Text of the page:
By Shumaya Islam
James Franco, a Golden Globe winner for best actor, was recently digitally erased from Vanity Fair’s annual Hollywood cover after his sexual harassment allegations. After deeply thinking about the recent issues concerning sexual harassment accusations among women, ultimately popularizing the #MeToo campaign throughout media, I believe that there are simply too many other factors that revolve around this widespread issue.
“Would you still buy Microsoft if Bill Gates, an American businessman and philanthropist, was accused of sexual harassment?”
When I was asked this question, somehow I felt angry. It is normal for me to speak on current events during the college-prep program I participate in every Saturday, and I was not surprised that we were discussing another sensitive subject. To be fair, I was thankful that this question had been brought up because without it, I would not have been able to process my positions. “We made a decision not to include James Franco on the Hollywood cover, once we learned of the misconduct allegations against him,”a Vanity Fair spokesperson stated. But what difference does this really make?
The #MeToo-focused Hollywood Issue’s cover featured Oprah Winfrey, Nicole Kidman, Reese Witherspoon, Tom Hanks, Michael B. Jordan, Zendaya,, Jessica Chastain, Claire Foy, Michael Shannon, Harrison Ford, Gal Gadot, Graydon Carter, and Robert De Niro. Why should something as horrific as sexual harrassment be a person’s representation in the media only when it happens among celebrities? Despite James Franco being accused of such acts, I strongly see his removal as part of a marketing strategy, and the magazine’s ultimate intention to please the public eye.
Now back to Bill Gates, why was the hypothetical question targeted to someone as famous as Bill Gates? Suddenly, I saw the #MeToo hashtag as similar to a celebrity endorsement. Suddenly I dared to think that this had become a representation without a true meaning.
As someone who has experienced gender marginalization, I value female rights and I respect the women who have all come forward. But, it was hard for me to decide on my thoughts, after I somehow realized that this whole campaign only comes to attention from celebrities and the media. What about the everyday young girls and women who are harassed both physically and mentally in the subway, during their mundane jobs, and by their loved ones? To weigh in on such a debated topic, I approached this similarly to how I approach any other problematic situation I’ve had: with science.
Human complexity itself is what makes this even more interesting. “Too many women have joined #MeToo too quickly and unthinkingly,” said Carole Lieberman, a Beverly Hills psychiatrist and author of the relationship books “Bad Boys” and “Bad Girls.” My first reaction to this comment was undoubtedly a disagreement. How can protesting something like sexual harrassment be done “unthinkingly”? But, after reading about so many recent allegations towards some of the biggest names in Hollywood, I became frustrated to think how it took almost a decade for some of these women to finally come forward and share their stories.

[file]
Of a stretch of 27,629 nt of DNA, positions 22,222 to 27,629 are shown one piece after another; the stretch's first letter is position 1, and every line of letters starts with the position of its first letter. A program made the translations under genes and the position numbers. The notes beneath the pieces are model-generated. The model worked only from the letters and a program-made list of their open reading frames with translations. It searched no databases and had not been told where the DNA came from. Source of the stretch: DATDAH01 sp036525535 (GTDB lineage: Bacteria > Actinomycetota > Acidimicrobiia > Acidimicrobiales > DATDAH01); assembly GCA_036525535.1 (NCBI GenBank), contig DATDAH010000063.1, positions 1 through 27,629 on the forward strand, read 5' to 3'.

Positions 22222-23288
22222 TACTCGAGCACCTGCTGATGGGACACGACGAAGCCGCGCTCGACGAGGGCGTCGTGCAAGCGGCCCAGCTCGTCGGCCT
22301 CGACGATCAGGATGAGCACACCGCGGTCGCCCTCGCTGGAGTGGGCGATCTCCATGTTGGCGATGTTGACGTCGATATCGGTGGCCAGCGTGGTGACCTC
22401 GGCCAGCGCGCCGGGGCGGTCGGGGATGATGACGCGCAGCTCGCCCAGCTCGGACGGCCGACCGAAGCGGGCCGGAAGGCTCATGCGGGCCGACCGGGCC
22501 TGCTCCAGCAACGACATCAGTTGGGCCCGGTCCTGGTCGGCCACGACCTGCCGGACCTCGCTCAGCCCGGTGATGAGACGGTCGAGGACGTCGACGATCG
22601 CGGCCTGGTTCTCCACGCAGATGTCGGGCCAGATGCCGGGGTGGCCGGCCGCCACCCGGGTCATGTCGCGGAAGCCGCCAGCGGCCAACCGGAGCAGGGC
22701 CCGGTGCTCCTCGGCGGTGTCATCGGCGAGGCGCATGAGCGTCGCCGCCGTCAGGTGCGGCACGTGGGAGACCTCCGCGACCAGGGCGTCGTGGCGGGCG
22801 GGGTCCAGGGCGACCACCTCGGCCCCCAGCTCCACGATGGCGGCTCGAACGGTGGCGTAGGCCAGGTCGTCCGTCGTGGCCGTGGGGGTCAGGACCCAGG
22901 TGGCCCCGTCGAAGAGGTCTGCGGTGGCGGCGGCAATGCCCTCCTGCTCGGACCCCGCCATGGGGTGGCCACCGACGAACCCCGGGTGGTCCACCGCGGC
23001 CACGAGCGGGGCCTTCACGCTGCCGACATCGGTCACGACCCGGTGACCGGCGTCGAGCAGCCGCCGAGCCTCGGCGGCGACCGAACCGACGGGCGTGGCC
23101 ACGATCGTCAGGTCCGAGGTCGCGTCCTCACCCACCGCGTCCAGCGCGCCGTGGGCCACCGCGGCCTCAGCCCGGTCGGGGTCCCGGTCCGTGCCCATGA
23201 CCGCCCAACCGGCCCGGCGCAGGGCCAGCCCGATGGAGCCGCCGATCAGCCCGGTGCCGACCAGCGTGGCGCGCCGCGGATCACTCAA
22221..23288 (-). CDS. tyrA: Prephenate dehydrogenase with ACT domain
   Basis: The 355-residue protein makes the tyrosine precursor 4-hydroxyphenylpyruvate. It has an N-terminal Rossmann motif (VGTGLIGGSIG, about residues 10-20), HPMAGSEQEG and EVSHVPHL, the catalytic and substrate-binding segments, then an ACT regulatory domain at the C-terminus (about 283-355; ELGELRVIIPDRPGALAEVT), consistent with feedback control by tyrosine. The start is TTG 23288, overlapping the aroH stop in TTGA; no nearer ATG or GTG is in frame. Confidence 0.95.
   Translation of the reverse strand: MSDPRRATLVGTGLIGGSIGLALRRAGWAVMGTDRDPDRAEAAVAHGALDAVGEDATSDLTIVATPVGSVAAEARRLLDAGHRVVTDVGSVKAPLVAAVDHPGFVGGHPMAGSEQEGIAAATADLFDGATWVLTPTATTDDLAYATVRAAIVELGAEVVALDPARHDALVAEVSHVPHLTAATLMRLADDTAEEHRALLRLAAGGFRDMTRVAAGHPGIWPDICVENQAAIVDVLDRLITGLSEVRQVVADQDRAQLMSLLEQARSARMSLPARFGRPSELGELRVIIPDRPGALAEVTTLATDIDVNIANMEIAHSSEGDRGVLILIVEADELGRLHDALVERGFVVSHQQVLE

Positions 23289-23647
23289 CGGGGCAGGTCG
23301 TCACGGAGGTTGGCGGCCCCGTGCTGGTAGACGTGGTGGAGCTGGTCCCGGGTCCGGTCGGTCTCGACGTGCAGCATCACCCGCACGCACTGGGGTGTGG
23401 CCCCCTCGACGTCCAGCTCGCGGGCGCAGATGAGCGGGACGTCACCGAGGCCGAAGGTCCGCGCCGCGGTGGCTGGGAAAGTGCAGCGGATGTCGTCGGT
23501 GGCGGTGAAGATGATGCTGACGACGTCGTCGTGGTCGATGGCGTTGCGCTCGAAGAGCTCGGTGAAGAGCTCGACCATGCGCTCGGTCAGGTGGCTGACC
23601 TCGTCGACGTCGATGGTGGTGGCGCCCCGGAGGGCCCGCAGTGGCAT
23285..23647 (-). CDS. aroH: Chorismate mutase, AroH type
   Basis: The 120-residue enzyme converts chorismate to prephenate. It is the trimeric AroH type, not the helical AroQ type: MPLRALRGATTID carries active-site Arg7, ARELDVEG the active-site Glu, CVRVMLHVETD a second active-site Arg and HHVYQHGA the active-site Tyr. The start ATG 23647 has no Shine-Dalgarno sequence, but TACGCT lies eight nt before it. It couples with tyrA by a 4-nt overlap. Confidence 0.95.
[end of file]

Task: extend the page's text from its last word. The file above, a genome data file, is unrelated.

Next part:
When reading about the allegations against Aziz Ansari, there were debates revolving around the well-known actor and comedian and his date, (known as “Grace” since her real name was withheld by the press). “Grace” contends she felt violated and pushed into giving her body to Ansari, while for many others this was just seen as a “bad date night”.
Michael Cunningham, a psychology professor, offers a clear explanation of emotional expectations, and just how they can truly influence our thinking. “It appears that Grace wanted Ansari to treat her as a potential girlfriend, and to court her over multiple dates, rather than being a one night pickup from a party engaging in a mutually acceptable transaction. When he did not rise to her expectations, she converted her understandable disappointment into a false #MeToo.”
Although Grace’s story is ambiguous in many parts, I think it sets a good example to emphasize my beliefs about the abuse of the sudden popularity of the #MeToo campaign. Sexual harassment and misconduct should not be taken lightly.
It is easy to say that familiar companies such the New York Times and magazines such as Vanity Fair were very cautious in responding to this campaign. The New York Times decided to fire a well-known journalist who was accused of sexual misconduct and Vanity Fair went along with erasing Franco from its cover. But would such decisions have happened if the #MeToo campaign was not as heavily promoted to the public?
In order to avoid misconceptions and stay true to fighting against sexual harrassment, I believe that we do not need the names of celebrities to ignite a change. Although we live in a society where the media is a constant influence on the younger generation, we need to find ways to showcase more positive resolutions of something as awful as sexual allegations to the viewers.
We need to teach young girls to feel empowered as they stand to speak up boldly and take the lead. We need to teach boys that having sexual intercourse on the first date is not something to brag about. The solution to this is to find ways to eliminate gender marginalization, and to create an environment in which no gender has an unfair advantage when engaging in everyday norms such as working and dating.
To reveal and clarify my answer to the Bill Gates question, I unfortunately cannot decide. I would not want to buy Microsoft products, because it would be difficult for me to support an individual’s becoming successful while he was doing the complete opposite of spreading positive change, such as engaging in sexual misconduct. However, what about the thousands of innocent engineers, designers, and promoters, who all put in their effort to create the end product?